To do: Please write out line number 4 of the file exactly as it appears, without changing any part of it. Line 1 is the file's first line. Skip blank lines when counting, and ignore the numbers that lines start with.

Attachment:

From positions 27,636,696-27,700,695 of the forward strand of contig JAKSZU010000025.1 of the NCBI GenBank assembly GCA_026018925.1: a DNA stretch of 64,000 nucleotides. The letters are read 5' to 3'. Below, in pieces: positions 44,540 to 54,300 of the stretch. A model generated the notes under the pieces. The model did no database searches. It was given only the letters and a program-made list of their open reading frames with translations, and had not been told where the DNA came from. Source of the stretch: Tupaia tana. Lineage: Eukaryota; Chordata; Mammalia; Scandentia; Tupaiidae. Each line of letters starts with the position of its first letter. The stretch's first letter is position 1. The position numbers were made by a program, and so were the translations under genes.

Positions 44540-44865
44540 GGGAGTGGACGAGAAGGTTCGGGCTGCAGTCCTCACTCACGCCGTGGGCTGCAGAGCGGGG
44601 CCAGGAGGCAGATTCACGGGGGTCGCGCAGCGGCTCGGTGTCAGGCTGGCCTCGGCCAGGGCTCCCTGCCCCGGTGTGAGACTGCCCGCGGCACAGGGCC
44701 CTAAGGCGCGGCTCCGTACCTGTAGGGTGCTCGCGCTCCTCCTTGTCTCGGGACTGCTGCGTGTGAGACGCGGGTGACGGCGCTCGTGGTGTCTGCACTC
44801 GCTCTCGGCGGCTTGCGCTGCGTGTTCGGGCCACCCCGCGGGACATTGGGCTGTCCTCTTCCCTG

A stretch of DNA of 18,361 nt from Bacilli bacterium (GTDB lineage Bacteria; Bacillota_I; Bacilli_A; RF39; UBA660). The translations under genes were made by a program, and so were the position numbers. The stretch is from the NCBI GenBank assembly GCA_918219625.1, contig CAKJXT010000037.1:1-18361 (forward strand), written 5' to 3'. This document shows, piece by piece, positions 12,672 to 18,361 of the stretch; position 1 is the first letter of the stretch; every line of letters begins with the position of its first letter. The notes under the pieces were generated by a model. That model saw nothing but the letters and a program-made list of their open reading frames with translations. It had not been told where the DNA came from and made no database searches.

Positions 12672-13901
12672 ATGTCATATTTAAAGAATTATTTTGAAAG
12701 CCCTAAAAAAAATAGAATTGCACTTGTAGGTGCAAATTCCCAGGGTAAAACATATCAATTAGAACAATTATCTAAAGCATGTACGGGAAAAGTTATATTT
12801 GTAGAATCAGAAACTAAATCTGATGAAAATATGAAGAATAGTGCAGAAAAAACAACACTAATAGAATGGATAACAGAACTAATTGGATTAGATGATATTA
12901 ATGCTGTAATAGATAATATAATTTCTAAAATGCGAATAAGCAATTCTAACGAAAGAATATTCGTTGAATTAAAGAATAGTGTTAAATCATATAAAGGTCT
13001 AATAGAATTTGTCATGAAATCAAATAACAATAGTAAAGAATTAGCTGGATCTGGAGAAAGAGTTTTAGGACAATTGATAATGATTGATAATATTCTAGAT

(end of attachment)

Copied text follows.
44601 CCAGGAGGCAGATTCACGGGGGTCGCGCAGCGGCTCGGTGTCAGGCTGGCCTCGGCCAGGGCTCCCTGCCCCGGTGTGAGACTGCCCGCGGCACAGGGCC